Money & Banking

RBI injects rupee liquidity via forex swap auction

Our Bureau Mumbai | Updated on March 26, 2019

The ₹34,561 cr generated could be used to support credit growth

The Reserve Bank of India’s attempt to inject rupee liquidity through foreign exchange swap auction has received good response.

Against the notified amount of $5 billion for the rupee-dollar swap, banks authorised to deal in foreign exchange offered $16.31 billion at the auction. Out of $16.31 billion received via 240 offers by market participants, the RBI accepted $5.02 billion via 89 offers. The liquidity of ₹34,561 crore generated due to the swap auction could support credit growth — especially at a time when credit growth is outpacing deposit growth — and soften bond yields.

The RBI has different tools through which it injects liquidity into financial markets. The ‘swap auction’ which was conducted today is one such tool. This is being done to increase the supply of rupees in the market. Technically, this activity is termed as a USD/INR buy/sell swap auction.

The response to the auction may prompt the central bank to conduct more such swaps, thereby reducing the requirement for it to conduct open market operation of government securities or intervene in the forex spot market, say forex market dealers.

Under the buy/sell foreign exchange swap, a bank will sell dollars to the RBI and simultaneously agree to buy the same amount of dollars at the end of the swap period.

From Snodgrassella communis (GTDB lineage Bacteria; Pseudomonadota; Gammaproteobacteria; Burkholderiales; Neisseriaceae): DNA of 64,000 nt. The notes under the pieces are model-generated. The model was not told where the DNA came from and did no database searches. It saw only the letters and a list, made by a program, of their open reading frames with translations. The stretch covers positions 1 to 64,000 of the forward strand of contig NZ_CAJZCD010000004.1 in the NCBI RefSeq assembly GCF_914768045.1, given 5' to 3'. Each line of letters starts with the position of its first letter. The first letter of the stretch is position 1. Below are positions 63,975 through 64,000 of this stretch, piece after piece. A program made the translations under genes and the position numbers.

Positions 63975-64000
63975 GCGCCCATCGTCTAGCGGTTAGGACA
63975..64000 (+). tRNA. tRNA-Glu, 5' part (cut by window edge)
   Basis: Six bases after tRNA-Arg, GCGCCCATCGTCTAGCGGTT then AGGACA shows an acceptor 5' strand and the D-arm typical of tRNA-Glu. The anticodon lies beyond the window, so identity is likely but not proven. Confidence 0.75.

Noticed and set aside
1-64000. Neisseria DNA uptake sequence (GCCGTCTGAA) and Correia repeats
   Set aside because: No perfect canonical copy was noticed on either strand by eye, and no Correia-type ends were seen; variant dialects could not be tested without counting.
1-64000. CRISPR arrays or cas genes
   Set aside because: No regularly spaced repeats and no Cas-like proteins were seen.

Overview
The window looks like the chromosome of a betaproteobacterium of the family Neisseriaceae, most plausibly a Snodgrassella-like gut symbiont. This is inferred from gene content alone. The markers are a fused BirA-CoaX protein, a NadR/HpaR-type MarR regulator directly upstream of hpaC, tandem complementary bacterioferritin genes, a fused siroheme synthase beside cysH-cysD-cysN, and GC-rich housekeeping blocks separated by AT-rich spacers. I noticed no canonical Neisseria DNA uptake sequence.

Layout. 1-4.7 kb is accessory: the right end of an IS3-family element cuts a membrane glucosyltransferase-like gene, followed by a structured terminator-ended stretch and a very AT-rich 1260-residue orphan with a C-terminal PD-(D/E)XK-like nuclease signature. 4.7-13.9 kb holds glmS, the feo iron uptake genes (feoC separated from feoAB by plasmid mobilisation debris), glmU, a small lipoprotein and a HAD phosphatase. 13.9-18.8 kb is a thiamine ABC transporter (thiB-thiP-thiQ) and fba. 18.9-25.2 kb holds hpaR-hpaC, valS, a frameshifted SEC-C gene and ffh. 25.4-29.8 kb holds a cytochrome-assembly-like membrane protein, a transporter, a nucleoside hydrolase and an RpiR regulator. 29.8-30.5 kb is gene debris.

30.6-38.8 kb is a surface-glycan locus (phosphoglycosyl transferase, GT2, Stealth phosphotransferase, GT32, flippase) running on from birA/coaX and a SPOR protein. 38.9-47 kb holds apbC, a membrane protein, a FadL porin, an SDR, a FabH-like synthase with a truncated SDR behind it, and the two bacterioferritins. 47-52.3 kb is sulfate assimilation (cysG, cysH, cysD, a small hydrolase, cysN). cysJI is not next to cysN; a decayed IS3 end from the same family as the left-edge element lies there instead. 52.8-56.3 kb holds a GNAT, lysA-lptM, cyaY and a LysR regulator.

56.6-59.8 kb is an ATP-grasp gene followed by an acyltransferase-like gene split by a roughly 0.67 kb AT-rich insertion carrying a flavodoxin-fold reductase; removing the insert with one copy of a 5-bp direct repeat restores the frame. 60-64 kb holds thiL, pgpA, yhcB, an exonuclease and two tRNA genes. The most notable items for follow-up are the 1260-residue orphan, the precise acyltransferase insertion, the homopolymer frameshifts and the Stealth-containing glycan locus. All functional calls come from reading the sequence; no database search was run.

The cut-off (forward) premium for three years came in at 776 paisa. The weighted average premium of the accepted offers was at 791.88 paisa. The transaction, which was announced on March 13 and conducted on Tuesday, was spot (market) neutral, said dealers.

The dollar amount mobilised through the auction would reflect in the RBI’s foreign exchange reserves for the tenor of the swap as also in the RBI’s forward liabilities. “Apart from diversifying liquidity-infusion efforts, this measure is expected to ease longer-tenor forward premia, helping to lower hedging costs.

“This is opportune considering recent changes to external commercial borrowing limits, particularly for state-owned oilers and NBFCs, introduction of the voluntary retention route for portfolio investors and better foreign flows,” said Radhika Rao, Senior Vice-President, DBS Bank Ltd.

Published on March 26, 2019

Follow us on Telegram, Facebook, Twitter, Instagram, YouTube and Linkedin. You can also download our Android App or IOS App.

This article is closed for comments.
Please Email the Editor